Gels may be classified as either a chemical gel or a physical gel. The former are formed by chemical covalent bonds, resulting in a product called covalently cross-linked gels, and are not reversible. The latter are formed by secondary physical forces, such as hydrogen bonding or hydrophobic or charge interactions, and are reversible. Commercially available block copolymers of poly(ethylene oxide-b-propylene oxide-b-ethylene oxide) (PEO/PPO/PEO; Pluronics (BASF, Mount Olive, N.J.) or Poloxamers (ICI) are the best known examples of reversible, thermally gelling polymers. PEO/PPO/PEO copolymers are a family of more than 30 different nonionic surfactants, covering a wide range of liquids, solids and pastes with molecular weights ranging from about 1000 to 14,000. Concentrated solutions of PEO/PPO/PEO copolymers form reversible gels at high temperatures and revert to liquid state upon lowering of temperature. Gelation temperature depends on polymer composition and solution concentration.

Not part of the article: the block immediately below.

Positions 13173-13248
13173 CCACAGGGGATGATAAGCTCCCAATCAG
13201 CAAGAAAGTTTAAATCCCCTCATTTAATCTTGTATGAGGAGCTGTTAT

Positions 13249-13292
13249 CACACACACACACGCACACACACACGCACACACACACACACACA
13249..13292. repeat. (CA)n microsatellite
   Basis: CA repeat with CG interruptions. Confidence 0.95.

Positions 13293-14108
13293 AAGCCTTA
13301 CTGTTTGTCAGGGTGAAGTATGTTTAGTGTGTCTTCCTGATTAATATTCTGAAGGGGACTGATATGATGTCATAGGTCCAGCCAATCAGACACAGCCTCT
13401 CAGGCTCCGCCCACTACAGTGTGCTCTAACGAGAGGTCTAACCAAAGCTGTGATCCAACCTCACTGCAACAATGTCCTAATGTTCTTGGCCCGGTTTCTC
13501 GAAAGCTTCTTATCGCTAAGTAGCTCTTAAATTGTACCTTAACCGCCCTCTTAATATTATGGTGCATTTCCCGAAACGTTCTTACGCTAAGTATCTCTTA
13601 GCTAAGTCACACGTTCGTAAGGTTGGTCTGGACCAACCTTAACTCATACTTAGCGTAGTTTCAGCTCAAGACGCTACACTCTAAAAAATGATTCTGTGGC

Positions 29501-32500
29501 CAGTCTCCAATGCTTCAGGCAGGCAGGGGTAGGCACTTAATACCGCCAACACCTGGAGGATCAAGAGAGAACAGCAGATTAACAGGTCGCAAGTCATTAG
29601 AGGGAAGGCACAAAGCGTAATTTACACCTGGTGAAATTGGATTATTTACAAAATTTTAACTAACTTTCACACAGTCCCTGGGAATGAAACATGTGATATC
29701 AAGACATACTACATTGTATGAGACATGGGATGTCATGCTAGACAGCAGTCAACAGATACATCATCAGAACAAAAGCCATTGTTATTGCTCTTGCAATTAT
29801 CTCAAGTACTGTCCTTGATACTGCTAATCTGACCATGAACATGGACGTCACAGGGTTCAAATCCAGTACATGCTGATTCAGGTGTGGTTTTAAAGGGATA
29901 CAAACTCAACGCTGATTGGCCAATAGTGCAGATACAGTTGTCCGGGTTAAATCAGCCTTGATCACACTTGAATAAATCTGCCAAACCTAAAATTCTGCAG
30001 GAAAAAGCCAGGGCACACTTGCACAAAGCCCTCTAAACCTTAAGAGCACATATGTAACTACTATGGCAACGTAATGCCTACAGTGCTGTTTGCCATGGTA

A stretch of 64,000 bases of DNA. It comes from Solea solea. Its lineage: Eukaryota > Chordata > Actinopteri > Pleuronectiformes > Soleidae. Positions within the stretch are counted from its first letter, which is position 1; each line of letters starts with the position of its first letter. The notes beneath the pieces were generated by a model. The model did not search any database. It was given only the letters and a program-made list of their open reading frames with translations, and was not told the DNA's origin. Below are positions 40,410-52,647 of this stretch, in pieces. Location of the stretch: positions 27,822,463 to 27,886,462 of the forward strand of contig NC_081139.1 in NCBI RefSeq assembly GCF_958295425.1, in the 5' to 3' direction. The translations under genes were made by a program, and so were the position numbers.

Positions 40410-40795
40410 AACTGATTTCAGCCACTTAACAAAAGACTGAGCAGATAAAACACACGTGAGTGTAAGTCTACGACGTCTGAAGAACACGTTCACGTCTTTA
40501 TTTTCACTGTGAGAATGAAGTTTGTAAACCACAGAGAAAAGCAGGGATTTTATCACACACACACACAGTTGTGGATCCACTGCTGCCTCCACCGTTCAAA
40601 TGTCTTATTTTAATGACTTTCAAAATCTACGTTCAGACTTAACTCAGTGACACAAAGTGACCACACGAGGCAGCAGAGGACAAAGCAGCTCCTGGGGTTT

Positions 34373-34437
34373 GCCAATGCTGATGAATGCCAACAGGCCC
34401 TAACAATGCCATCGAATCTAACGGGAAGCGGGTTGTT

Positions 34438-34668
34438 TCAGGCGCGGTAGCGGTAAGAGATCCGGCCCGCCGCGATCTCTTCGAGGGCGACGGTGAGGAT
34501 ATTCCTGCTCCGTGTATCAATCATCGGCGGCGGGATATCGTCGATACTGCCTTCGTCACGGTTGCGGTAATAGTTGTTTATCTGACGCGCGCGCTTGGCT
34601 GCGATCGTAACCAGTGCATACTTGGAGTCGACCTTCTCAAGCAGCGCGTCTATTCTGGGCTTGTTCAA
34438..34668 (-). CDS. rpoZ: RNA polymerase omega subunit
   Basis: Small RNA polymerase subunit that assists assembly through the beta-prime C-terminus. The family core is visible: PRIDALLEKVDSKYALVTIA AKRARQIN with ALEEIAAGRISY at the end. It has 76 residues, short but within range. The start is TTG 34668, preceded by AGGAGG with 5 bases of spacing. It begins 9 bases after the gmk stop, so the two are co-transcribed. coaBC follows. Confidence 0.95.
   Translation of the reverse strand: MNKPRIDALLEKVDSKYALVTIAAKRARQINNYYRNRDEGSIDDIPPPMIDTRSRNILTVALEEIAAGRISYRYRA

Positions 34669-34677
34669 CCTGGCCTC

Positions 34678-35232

Aqueous solutions of PEO/PPO/PEO copolymers demonstrate phase transitions from sol to gel (low temperature sol-gel boundary) and gel to sol (high temperature gel-sol boundary) with monotonically increasing temperature when the polymer concentration is above a minimum critical value. The mechanism of gelation of PEO/PPO/PEO copolymers is still uncertain.
Thermoreversible gels are also formed by several naturally occurring polymers such as gelatin (a protein prepared from partial hydrolysis of collagen), polysaccharides such as agarose, amylopectin, carrageenans, Gellan™, and the like. All of this class of biopolymers form hydrogels when cooled. By contrast, cellulose derivatives gel by a different mechanism: they are sols at low temperatures and become gels at high temperatures. The sol-gel transition temperature is affected by substitutions at the hydroxyl group of cellulose.